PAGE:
A life-saving medical tool is the image of the inside of the human body through the use of a sputum scanner. Researchers have shrunk the handheld probe, which requires a highly trained technician to move over the skin, to a flat chip that is the size of a postage stamp and sticks to the skin. The new device can record high-resolution videos for two days at a stretch, capturing blood vessels and hearts laboring as test subjects gulp juice and then digest it.
A mechanical engineer at the Massachusetts Institute of Technology and co-author of a paper describes a new device that can be applied to the body within 48 hours. Recording still pictures and videos of internal organs during this time could be used to diagnose heart attacks and tumors, test the effectiveness of drugs and assess general heart, lung or muscle health. It can change the paradigm of the field of Wearable Devices.
Access to traditional scans that look beneath the skin is limited. A mechanical engineer at the University of Texas at Austin, who was not involved in the new research, said that the conventional handheld Ultrasonic requires well-trained technicians to put the probe on the skin. It is tedious and very short-term. The scans are expensive and can't be used in tests where the subject is exercising or putting their body under stress. She says that conventional Ultrasonics have limitations. It will open a lot of new possibilities if we can make it easy to wear and use.
Researchers have tried to make stick-on patches. In order to stretch themselves, earlier devices were designed to be stretchable. The form factor could not accommodate the number of transducers that transform electrical power into sound waves that are too high for humans to detect. Waves are sent through a layer of gel into the human body, where they bounce off internal structures and return to the transducer array. The mechanical waves are sent to a computer to be translated into images.
The more transducers, the better the picture. Philip Tan, an electrical engineer and a graduate student at U.T. Austin, was not involved with the new study but co-authored the analysis piece. When the wearer moves, the configuration of transducers shifts and makes it difficult to capture stable images.
Instead of making the device stretchy, the team attached a rigid probe to a flexible layer of glue. A hybrid of a water-rich polymer and a rubberlike material called an elastomer is used to make this glue. It's in a solid state, but it's in a piece of solid material. The water inside the Jell-O will not evaporate out if the surface is covered. The bioadhesive stuck the probe firmly to the skin for 48 hours and provided a cushion to protect the electronics from flexing.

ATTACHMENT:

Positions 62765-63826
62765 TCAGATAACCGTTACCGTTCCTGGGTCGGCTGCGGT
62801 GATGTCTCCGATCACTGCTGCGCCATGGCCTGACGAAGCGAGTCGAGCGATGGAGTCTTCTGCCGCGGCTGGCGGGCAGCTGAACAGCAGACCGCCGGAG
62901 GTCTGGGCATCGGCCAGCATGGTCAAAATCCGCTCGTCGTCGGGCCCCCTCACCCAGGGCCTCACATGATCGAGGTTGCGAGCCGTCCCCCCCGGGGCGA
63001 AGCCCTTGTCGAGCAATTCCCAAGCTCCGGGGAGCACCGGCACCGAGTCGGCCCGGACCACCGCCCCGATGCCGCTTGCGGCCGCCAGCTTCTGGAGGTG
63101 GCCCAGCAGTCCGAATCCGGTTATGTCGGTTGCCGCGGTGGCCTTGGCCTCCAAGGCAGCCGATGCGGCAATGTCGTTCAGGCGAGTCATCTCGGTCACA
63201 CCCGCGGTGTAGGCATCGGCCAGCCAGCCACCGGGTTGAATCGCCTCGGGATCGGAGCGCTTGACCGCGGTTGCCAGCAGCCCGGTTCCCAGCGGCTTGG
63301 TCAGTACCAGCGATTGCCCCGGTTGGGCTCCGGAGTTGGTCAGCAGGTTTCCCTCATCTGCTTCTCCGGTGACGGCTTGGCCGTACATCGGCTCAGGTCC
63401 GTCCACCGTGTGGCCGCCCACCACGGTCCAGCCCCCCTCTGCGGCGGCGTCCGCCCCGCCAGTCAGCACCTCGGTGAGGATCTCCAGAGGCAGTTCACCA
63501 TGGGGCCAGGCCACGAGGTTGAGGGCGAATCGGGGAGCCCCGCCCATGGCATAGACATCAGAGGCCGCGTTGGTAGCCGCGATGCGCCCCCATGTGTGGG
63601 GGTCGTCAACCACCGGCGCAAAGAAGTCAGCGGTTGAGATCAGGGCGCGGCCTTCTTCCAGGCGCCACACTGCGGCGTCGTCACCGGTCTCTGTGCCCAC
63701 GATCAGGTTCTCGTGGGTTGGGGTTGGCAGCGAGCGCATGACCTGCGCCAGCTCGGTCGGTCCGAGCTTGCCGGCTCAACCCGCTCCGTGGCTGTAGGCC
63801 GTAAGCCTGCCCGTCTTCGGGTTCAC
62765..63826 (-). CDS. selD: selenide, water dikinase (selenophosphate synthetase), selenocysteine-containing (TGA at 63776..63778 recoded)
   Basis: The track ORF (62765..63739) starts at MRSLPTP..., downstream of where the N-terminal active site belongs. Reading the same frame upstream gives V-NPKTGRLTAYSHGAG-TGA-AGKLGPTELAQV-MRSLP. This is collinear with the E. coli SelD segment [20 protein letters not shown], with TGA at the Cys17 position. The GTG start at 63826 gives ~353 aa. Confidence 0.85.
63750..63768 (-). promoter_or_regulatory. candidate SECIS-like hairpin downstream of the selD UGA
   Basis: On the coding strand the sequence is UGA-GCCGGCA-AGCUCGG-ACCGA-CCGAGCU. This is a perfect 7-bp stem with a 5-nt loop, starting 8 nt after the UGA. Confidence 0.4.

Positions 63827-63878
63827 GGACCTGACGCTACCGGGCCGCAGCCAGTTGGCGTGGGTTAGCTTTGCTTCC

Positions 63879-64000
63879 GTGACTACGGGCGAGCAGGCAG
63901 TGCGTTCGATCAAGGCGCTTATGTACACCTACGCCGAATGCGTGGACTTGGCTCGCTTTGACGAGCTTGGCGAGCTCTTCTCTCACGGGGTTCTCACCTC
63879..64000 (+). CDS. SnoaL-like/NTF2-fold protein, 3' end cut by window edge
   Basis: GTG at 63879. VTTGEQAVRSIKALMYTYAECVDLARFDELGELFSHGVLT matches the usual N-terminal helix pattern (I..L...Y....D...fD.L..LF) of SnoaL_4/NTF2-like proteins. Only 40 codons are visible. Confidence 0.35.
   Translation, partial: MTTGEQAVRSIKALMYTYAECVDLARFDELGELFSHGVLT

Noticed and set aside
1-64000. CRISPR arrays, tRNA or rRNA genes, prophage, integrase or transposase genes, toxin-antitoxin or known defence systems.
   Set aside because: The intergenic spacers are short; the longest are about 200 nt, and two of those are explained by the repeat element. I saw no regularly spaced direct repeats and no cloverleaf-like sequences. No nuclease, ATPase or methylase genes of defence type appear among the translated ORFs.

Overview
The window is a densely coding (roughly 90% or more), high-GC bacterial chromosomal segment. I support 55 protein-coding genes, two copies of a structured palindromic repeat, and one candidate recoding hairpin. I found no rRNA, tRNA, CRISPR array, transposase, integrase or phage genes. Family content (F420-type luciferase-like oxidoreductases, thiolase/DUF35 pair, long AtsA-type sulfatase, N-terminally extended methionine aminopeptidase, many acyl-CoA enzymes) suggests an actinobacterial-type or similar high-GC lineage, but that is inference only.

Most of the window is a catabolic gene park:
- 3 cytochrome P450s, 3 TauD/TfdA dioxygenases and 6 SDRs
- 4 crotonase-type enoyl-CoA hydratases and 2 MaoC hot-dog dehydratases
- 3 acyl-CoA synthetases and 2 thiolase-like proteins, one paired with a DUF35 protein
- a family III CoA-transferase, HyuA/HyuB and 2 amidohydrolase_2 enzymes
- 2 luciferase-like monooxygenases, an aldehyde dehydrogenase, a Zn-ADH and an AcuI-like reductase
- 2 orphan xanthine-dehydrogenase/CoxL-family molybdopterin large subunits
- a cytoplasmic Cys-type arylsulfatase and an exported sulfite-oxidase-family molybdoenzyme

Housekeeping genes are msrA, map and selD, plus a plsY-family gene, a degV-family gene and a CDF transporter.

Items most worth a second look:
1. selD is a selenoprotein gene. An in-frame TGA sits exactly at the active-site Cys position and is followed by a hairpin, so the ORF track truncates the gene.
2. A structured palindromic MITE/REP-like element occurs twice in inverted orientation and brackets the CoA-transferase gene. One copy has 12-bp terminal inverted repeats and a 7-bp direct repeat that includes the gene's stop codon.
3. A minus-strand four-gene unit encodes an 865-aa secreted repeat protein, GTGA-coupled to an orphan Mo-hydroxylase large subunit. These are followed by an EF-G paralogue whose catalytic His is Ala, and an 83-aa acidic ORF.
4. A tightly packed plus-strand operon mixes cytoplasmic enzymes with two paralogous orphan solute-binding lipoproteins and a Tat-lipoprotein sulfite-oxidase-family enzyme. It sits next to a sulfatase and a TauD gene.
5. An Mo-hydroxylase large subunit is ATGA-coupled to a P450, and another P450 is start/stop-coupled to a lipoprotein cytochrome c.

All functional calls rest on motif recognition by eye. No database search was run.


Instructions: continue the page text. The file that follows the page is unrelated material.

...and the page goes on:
The probe that produced waves at different frequencies penetrated the body to different depths. A high Frequency of 10 megahertz can reach a couple of centimeters beneath the skin. The researchers captured the action of blood vessels and muscles when test subjects moved from sitting to standing. A lower frequencies of three megahertz can be used to get inside the body. The researchers recorded the stomach emptying out as their system processed a couple of cups of juice by using this frequencies. The researchers compared the images gathered with their probe with those captured by a device that can be stretched. The resolution of ours is ten times higher than the stretchable one.
A device that keeps a constant watch over certain parts of the body could be used to diagnose and monitor a variety of ailments. Over time, doctors could watch the growth of a tumor. Someone at high risk of hypertension might wear a patch to measure their blood pressure, and if it goes up or down, they'll know. A COVID patient could stay at home if they needed to go to the hospital due to a lung problem. Detection and diagnosis of heart attacks is perhaps the most important application. Cardiac disease is the leading cause of death in the U.S. Wearable device developers are interested in heart health Smart watches like the Apple Watch can be used to track the electrical signals that indicate heart activity. It is possible to diagnose heart attacks. Studies show that EKG can only diagnose a small percentage of heart attacks. The majority of heart attacks need to be seen by a medical professional. A patient's heart could be scanned continuously to detect their symptoms.
Tan says that the new device opens new types of medical diagnoses that can't be done in a static setting. If you want to assess heart health, it is helpful to measure the organ's activity while exercising, but it is difficult to hold an Ultrasonic wand against a running subject's chest. They were able to show that you can get high-quality images of the heart even during motion with a Wearable Ultrasonic Patch.
The bioadhesive is not ready for use. It needs to be plugged into a computer that can collect and analyze data from the probe. A wire is connected to a data acquisition system. My group is trying to miniaturize and integrate everything into our device. The patch will be upgraded with a wireless data-transmission system and a small power source. Thanks to shrinking electronic components and fabrication methods, Lu and Tan agree that this is a feasible goal. Lu thinks that if the field can attract federal and private investment, it could be possible within five years.
Wearables that monitor human health include existing devices that collect information about heart rate, sleep quality and even stress. Our human body has a lot of personal, highly continuous, distributed and multimodal data about our health, our emotions, our attention, and so on. We are full of data. How can they be reliably and continuously?